The opening chapters of Genesis are incredibly rich. (If you haven’t noticed, they’ve been bouncing around my head quite a bit recently. Consider Exhibit A and Exhibit B.) But I’ve found that it’s nearly impossible to bring up Genesis 1—regardless of the setting—without certain key questions coming up. For some people, these are the only questions that matter. As you’ll see here, I don’t think that’s the case. But they’re important questions nonetheless.
The primary two questions I get about Genesis 1 and 2 are:
Question 1: Don’t the creation accounts of Genesis 1 and Genesis 2 contradict each other?
If you’re a careful reader and you decide to pick up the Bible for the first time, you’re liable to get tripped up pretty quickly. In the first two chapters of Genesis, there seem to be two different accounts of creation—one in Genesis 1, and one in Genesis 2. And it doesn’t take a sleuth to recognize that the order of events is different.
We’ve talked a lot recently about biblical “contradictions” (check out our discussion of Mark and John), and much of that applies to this as well. When you come to an apparent contradiction in Scripture, you should attempt to give a charitable reading. Look for the ways in which the contradiction might actually be a complementary rendering before crying foul.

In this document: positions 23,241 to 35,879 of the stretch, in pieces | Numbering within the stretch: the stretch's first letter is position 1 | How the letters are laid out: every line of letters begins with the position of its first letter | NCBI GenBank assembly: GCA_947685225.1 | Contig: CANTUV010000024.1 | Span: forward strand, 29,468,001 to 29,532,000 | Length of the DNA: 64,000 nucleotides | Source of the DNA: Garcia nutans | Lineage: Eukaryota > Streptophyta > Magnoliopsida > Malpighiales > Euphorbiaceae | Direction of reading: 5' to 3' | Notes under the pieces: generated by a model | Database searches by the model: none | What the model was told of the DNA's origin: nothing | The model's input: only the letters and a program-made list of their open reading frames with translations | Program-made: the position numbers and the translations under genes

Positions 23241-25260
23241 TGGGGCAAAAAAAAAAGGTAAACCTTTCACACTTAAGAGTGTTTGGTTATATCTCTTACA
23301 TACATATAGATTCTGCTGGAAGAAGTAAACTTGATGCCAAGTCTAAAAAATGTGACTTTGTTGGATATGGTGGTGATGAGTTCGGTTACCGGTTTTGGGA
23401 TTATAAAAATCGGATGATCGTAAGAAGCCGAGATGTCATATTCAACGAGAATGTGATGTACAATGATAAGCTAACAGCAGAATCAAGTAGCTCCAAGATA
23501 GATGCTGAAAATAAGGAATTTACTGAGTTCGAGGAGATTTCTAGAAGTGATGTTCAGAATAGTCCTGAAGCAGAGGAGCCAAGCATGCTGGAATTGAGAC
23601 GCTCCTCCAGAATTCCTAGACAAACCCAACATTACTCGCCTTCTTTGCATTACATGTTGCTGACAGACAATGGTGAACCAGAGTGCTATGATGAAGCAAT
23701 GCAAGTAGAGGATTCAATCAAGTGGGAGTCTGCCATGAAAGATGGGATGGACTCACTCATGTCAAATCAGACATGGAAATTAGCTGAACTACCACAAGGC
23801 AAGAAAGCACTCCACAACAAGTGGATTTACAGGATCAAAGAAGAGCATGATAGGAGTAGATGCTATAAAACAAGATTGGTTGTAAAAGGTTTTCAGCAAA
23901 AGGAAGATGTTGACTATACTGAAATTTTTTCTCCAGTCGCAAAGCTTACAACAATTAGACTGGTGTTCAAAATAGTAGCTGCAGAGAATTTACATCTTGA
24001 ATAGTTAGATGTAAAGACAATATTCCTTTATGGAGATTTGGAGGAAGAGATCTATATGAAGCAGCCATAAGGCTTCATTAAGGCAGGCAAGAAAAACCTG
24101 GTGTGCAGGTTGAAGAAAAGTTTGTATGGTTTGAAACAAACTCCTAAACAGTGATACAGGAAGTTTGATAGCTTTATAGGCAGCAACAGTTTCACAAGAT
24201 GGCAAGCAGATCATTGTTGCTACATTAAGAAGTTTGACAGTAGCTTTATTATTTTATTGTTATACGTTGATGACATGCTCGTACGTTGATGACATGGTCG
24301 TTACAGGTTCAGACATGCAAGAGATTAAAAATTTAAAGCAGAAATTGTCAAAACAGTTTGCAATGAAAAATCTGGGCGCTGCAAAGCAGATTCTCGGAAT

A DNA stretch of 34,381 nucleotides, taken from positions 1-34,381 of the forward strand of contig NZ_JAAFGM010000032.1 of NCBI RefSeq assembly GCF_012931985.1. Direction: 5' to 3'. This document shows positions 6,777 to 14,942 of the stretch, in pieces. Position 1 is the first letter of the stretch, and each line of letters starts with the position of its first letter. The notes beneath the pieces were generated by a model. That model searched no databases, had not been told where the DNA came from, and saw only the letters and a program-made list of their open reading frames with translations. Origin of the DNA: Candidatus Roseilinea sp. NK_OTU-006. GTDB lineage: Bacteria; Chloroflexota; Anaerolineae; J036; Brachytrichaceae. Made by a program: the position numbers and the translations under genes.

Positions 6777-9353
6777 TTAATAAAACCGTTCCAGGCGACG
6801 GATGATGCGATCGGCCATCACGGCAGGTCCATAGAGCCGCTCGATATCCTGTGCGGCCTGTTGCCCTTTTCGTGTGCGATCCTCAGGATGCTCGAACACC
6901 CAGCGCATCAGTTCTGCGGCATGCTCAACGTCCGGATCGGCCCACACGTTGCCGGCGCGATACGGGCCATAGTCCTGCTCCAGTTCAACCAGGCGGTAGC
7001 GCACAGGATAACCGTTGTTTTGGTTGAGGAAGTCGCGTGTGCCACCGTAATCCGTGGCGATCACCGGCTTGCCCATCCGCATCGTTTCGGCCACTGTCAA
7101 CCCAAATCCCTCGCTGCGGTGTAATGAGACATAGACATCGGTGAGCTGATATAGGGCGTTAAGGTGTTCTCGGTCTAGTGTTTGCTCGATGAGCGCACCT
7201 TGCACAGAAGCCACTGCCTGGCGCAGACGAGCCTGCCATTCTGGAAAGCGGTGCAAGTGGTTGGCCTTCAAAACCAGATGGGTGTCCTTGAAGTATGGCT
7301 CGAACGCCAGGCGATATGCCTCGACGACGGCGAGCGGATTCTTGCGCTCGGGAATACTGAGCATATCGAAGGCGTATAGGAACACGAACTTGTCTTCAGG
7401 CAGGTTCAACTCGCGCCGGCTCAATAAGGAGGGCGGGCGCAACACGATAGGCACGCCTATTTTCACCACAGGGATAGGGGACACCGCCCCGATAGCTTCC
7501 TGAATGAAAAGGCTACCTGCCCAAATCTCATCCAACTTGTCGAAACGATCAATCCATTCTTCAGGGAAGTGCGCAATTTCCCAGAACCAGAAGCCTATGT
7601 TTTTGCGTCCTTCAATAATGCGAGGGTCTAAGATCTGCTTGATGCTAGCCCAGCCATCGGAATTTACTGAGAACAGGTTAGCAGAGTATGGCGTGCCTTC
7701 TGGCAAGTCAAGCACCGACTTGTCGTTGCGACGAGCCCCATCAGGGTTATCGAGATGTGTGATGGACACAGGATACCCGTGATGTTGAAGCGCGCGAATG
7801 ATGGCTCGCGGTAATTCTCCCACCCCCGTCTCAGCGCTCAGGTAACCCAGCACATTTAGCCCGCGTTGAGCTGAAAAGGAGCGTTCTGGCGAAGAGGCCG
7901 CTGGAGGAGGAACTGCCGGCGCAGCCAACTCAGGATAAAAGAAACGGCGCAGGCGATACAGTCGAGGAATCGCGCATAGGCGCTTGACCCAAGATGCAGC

In Genesis 1 and 2 specifically, the literary structure hints at the solution to this supposed problem. Genesis 1 is an artistic, rhythmic, poetic celebration of the creation event. Each creation moment is told with a pattern of “And God said…and it was so…and God saw that it was good…and there was evening and morning.” That’s why C.S. Lewis, in his Chronicles of Narnia, re-told the creation story by having Aslan sing the worlds into existence. Genesis 1 is the song of creation.
Tim Keller points out that several of the great events of the Old Testament are told this way. Exodus 14 is the story of the deliverance through the Red Sea. Exodus 15 is Miriam’s and Moses’ song celebrating the deliverance. Judges 4 records the battle of Deborah and Barak; Judges 5 is Deborah’s song celebrating it. If Genesis 1 is the song, then Genesis 2 is more like the essay. Yes, there are poetic elements in chapter 2, and historical reliability in Genesis 1. But the purposes are slightly different. Genesis 1 wasn’t written with specifically scientific questions in mind. It was written to be a poetic celebration of the who of creation. The primary purpose, in other words, wasn’t documentation but celebration.
To be clear, that doesn’t mean that Genesis 1 is a fabricated myth, or that it’s not true in what it says. But it means that we shouldn’t be lining up Genesis 1 and 2 to hunt down contradictions—as if the author who put chapter 2 after chapter 1 was so dumb he couldn’t recognize the differences between the two.
Question 2: Does Genesis 1 teach that God created the world in 6 literal days?
Many people look to Genesis 1 and they want to know timelines. Are we talking about 24-hour periods here? Or does each day represent a period of time—millions of years, perhaps? Maybe there were gaps somewhere along the way? Did evolution play a part in this? And what about dinosaurs?